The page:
Lokpal initiative: Officers scramble to declare assets
Nearly 15 million pages of information- assets and liabilities- will be generated over the next fortnight or so, if government officials are able to stick to the 15 September deadline for filing their returns.india Updated: Aug 31, 2014 23:41 IST
The Lokpal law’s transparency initiative is turning out to be a nightmare for the government and employees alike.
Nearly 15 million pages of information — assets and liabilities — will be generated over the next fortnight or so, if government officials are able to stick to the 15 September deadline for filing their returns.
The Lokpal law requires every employee — irrespective of where he or she stands in babudom’s pecking order — to give a complete list of assets and liabilities of their immediate family.
An extended deadline for submitting the declaration ends in a fortnight. From next year, the assets/liabilities declaration will have to be submitted before 31 July every year.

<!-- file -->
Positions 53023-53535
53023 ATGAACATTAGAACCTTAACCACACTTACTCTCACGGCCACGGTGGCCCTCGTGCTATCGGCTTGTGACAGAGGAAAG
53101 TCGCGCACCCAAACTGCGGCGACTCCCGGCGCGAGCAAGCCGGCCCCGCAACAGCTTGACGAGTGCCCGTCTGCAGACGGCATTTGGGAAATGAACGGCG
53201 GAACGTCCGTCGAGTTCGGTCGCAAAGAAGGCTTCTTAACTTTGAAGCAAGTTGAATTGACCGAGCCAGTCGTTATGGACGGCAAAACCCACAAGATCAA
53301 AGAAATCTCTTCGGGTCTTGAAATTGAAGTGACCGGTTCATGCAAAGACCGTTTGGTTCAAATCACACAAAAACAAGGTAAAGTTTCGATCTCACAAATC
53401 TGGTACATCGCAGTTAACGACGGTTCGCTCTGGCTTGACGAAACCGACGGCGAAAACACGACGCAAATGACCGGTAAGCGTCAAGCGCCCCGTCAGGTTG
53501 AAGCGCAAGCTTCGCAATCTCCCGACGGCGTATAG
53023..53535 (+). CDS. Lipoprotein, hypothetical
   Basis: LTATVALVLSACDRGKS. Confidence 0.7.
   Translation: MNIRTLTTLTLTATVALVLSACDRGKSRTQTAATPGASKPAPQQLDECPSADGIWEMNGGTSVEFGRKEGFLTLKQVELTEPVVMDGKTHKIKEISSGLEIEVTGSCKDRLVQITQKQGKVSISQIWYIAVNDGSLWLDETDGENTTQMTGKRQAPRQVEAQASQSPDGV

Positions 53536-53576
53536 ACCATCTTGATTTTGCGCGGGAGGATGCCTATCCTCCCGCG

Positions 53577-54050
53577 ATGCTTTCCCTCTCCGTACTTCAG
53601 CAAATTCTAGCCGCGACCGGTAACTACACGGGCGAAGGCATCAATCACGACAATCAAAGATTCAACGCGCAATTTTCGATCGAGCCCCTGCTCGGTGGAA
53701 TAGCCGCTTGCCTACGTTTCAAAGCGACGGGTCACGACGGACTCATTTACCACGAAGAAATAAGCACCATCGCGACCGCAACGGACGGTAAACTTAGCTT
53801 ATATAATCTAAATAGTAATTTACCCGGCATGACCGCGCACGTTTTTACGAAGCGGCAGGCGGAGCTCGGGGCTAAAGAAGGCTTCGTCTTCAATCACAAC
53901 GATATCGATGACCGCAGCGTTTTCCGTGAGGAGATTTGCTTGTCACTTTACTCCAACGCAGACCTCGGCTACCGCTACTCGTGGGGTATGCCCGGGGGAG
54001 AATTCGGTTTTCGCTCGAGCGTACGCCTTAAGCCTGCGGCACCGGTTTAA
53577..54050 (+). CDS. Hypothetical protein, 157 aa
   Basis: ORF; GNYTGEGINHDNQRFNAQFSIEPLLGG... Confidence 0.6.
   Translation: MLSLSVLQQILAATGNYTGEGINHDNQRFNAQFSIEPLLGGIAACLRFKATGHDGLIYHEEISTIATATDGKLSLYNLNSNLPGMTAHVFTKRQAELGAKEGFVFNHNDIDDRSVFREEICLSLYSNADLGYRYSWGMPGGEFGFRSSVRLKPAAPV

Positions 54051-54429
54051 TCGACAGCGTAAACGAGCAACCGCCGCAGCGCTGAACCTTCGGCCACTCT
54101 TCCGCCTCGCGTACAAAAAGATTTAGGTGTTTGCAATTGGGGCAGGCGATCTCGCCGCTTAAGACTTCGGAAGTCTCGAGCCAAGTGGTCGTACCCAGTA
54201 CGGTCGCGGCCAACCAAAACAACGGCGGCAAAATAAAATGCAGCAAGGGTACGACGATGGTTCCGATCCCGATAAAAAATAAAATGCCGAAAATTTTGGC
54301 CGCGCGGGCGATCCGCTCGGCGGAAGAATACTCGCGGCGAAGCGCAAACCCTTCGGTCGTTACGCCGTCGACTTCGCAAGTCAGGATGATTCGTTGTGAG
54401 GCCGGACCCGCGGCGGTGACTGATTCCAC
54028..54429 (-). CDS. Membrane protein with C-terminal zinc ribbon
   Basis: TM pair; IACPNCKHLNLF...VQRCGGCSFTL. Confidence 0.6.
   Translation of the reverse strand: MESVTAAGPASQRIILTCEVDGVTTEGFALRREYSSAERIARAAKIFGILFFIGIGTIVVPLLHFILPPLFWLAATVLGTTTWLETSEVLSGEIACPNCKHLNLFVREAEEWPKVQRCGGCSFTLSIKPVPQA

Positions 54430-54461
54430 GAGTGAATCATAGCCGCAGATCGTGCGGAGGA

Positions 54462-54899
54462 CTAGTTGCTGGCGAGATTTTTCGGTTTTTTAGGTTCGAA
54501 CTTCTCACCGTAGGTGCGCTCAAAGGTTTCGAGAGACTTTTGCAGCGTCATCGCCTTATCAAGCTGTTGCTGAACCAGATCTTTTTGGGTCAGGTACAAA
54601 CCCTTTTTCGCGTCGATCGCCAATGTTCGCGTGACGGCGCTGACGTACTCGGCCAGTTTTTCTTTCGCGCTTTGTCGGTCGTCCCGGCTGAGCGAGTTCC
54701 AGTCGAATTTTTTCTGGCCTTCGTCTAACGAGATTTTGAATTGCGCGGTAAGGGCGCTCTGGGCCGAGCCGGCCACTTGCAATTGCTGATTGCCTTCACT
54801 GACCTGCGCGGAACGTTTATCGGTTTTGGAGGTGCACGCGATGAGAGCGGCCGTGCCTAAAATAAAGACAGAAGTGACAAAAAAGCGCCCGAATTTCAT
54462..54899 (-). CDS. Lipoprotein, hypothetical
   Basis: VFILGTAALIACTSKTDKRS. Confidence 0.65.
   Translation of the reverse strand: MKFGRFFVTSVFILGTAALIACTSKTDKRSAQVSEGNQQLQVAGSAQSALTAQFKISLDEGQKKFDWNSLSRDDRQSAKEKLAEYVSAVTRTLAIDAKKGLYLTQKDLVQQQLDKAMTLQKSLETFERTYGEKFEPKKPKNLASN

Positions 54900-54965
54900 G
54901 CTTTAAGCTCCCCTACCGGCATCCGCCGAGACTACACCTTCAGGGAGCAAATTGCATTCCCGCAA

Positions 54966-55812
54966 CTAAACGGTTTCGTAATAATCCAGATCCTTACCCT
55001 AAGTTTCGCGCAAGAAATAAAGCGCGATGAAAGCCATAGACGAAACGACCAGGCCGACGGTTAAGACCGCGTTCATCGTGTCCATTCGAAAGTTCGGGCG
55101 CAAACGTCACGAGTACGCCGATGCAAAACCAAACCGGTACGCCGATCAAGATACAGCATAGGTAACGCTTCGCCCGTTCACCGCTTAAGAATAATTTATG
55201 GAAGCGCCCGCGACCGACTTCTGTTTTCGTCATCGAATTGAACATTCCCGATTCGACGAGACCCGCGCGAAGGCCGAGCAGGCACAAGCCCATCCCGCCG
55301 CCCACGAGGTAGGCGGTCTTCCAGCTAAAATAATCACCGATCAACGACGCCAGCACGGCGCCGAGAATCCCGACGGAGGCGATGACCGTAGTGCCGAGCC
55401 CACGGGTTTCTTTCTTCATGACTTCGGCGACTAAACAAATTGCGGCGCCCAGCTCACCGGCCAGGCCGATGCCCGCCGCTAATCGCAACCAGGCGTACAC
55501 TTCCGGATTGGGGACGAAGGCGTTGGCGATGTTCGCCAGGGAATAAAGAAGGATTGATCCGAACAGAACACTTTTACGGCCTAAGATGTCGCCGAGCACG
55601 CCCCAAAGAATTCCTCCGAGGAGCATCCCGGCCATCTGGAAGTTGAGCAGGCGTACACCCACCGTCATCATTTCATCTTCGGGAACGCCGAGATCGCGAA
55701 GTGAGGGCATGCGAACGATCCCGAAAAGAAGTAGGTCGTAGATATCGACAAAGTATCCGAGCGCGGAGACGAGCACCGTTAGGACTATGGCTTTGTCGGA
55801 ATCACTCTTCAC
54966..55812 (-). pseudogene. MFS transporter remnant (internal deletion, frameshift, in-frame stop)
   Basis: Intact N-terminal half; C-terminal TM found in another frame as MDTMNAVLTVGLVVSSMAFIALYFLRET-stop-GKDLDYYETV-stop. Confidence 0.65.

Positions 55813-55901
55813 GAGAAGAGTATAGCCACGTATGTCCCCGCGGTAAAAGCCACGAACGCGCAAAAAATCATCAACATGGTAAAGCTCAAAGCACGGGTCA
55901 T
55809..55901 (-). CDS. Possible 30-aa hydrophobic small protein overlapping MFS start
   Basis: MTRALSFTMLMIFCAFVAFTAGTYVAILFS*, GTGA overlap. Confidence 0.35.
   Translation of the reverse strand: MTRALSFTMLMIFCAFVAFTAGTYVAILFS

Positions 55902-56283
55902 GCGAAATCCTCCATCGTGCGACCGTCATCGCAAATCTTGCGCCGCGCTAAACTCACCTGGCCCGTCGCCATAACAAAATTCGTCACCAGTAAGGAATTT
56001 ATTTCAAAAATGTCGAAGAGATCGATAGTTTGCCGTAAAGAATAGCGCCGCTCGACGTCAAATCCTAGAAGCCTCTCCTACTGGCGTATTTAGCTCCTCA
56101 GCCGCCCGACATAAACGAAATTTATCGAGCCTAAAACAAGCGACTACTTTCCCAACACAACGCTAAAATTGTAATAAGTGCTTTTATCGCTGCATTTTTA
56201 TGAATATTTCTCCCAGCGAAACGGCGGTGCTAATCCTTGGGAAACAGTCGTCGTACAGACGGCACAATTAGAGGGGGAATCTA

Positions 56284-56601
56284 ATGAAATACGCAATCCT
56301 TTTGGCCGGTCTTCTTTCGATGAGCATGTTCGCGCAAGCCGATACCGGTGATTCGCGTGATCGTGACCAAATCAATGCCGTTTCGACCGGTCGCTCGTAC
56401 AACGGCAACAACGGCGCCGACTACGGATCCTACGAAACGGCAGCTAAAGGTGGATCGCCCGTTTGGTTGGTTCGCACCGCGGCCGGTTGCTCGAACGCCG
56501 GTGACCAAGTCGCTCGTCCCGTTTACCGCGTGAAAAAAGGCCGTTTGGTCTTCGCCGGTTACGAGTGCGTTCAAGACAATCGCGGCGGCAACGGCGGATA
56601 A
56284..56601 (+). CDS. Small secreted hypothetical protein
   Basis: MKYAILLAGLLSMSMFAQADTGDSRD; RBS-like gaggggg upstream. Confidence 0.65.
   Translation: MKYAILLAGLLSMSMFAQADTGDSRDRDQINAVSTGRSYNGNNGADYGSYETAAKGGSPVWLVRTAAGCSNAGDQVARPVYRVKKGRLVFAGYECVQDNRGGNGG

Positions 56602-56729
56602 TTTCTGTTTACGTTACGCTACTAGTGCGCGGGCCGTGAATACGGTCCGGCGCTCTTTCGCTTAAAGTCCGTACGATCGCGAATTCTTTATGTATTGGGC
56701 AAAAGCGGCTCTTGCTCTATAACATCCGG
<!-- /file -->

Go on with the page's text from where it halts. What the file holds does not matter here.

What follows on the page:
Unlike property returns that middle and senior officials were required to file earlier, the new five-page forms require every employee to list out every asset owned by them, down to the last gram of silver, their investment portfolio and cash in hand.
It turns out the department of personnel & training — which had the mandate to specify the form — decided to adopt the form that the election commission requires candidates aspiring to contest parliamentary or assembly elections to fill.
The only relaxation is that babus can skip mentioning assets cheaper than four months of their basic pay. “Politicians hire chartered accountants to fill such a form. How do we do it?” asked one director-rank official.
Another complained that this was an invasion of the privacy of the officials without any commensurate gain. The Lokpal law mandates that the assets details have to be placed in public domain.
An official who has handled anti-corruption related issues in the past said he had doubts if anyone would have the time, energy or mandate to scrutinise the assets spread across 15 million pages.
But government officials need to be careful when they fill the form.
They could be in big trouble if they skip mentioning any asset detected at a later stage.
The Lokpal law says assets not mentioned in the declaration shall — unless otherwise proved — “be presumed to belong to the public servant and shall be presumed to be assets acquired by corrupt means”.